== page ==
6 Household Toxins That Are Dangerous to Your Pets

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Beware of your pet getting into these household toxins.

As pet parents, we want the best for our fur kids, but sometimes we don’t realize how vulnerable they can be to various things. Keeping your pets safe means educating yourself about the potential dangers that lurk in and around your home. We all know that chocolate, as well as many other human food items, can cause serious illness and death in dogs and cats. However, some of the most dangerous toxicities to pets are not food related. This article will discuss toxins in our everyday environment that can be detrimental, even deadly, to your four-legged companions.  

1. Human Medications 

You should never give human medications to your pets unless they are approved by your veterinarian. An easy way to prevent your pets from accidentally ingesting human medications is to keep them in an unreachable place. You might not know it, but common over-the-counter medicines like Naproxen (Aleve), Ibuprofen (Advil), and Aspirin are toxic to dogs. These anti-inflammatories made for people are often too harsh on the stomach and intestines of dogs. They can cause vomiting and stomach ulcers as well as kidney damage. In some cases, stomach ulcers can bleed for days causing dark, tarry stools and severe, life-threatening blood loss and anemia. If your dog has eaten an anti-inflammatory medication, he should be seen immediately by your veterinarian. Treatment includes inducing vomiting, administration of activated charcoal, large volumes of IV fluids to protect the kidneys and administration of medications to protect the lining of the stomach and intestines against ulcers.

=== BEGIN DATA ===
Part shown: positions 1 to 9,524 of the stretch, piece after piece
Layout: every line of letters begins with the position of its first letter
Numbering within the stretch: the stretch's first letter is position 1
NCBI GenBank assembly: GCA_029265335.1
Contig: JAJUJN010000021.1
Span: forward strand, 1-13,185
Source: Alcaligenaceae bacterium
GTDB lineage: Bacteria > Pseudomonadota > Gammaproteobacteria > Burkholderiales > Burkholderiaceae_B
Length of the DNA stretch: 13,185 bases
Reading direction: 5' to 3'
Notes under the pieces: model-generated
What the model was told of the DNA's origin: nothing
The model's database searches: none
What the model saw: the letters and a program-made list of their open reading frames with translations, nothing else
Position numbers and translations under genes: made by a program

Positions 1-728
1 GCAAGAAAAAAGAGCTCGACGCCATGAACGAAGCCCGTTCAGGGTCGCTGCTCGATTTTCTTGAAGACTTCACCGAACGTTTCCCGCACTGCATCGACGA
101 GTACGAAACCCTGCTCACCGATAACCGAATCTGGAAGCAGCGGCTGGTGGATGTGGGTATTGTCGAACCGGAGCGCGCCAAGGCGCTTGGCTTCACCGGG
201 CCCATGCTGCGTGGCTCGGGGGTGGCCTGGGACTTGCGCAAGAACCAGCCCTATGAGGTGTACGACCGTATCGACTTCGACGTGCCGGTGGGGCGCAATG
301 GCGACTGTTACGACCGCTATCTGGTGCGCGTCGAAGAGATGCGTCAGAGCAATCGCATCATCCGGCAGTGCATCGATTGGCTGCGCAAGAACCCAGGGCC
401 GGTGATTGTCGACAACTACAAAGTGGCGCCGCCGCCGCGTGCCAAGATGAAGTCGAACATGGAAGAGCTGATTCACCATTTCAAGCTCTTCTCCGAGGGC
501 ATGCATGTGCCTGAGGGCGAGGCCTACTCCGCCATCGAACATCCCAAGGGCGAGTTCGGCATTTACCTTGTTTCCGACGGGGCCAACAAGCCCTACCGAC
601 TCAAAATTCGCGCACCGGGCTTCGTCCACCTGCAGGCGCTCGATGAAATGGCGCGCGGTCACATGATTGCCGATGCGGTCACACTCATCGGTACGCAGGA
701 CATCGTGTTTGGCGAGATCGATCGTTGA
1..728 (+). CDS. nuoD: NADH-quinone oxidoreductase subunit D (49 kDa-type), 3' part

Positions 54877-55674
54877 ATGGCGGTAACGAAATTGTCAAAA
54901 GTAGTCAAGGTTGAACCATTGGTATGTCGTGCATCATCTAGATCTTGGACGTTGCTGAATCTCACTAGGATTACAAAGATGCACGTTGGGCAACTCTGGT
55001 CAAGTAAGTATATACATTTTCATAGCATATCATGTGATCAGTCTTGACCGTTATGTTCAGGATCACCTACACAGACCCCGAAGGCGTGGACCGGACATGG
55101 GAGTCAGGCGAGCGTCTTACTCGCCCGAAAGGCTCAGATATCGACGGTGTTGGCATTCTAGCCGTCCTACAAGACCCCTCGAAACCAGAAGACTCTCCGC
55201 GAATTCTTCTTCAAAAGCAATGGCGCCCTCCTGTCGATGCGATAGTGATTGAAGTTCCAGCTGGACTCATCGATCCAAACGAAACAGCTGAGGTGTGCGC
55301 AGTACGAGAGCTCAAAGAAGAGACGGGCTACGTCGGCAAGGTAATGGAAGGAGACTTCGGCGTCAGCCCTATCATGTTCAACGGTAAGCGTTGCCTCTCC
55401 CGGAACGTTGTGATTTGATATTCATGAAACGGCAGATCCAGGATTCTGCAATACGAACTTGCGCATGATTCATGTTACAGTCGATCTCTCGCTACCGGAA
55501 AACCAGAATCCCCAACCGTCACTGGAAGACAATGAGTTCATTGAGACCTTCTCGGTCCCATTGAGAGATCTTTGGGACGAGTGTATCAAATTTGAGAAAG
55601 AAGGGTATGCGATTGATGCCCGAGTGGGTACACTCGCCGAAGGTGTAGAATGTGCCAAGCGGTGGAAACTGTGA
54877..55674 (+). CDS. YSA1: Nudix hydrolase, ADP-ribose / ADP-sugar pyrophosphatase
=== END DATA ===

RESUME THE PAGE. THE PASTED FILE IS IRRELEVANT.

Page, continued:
2. Topical or Leftover Pet Medications  

You might assume that a topical flea medication for your dog is okay to use on your cat. This is NOT the case, as cats can have a severe reaction to some flea control products. If you make this mistake or accidentally mix up your pet’s medications, immediately bathe your cat with mild dish soap and water. Make sure you thoroughly wash the affected area of your cat’s skin. Once you’ve done this, bring your cat to a veterinarian or an emergency pet hospital. While giving your dog a cat flea and tick preventative isn’t as bad a scenario, the product won’t provide the necessary strength. This means that it likely won’t work well enough to deter ticks. The bottom line is pets should never be given medications prescribed for other pets.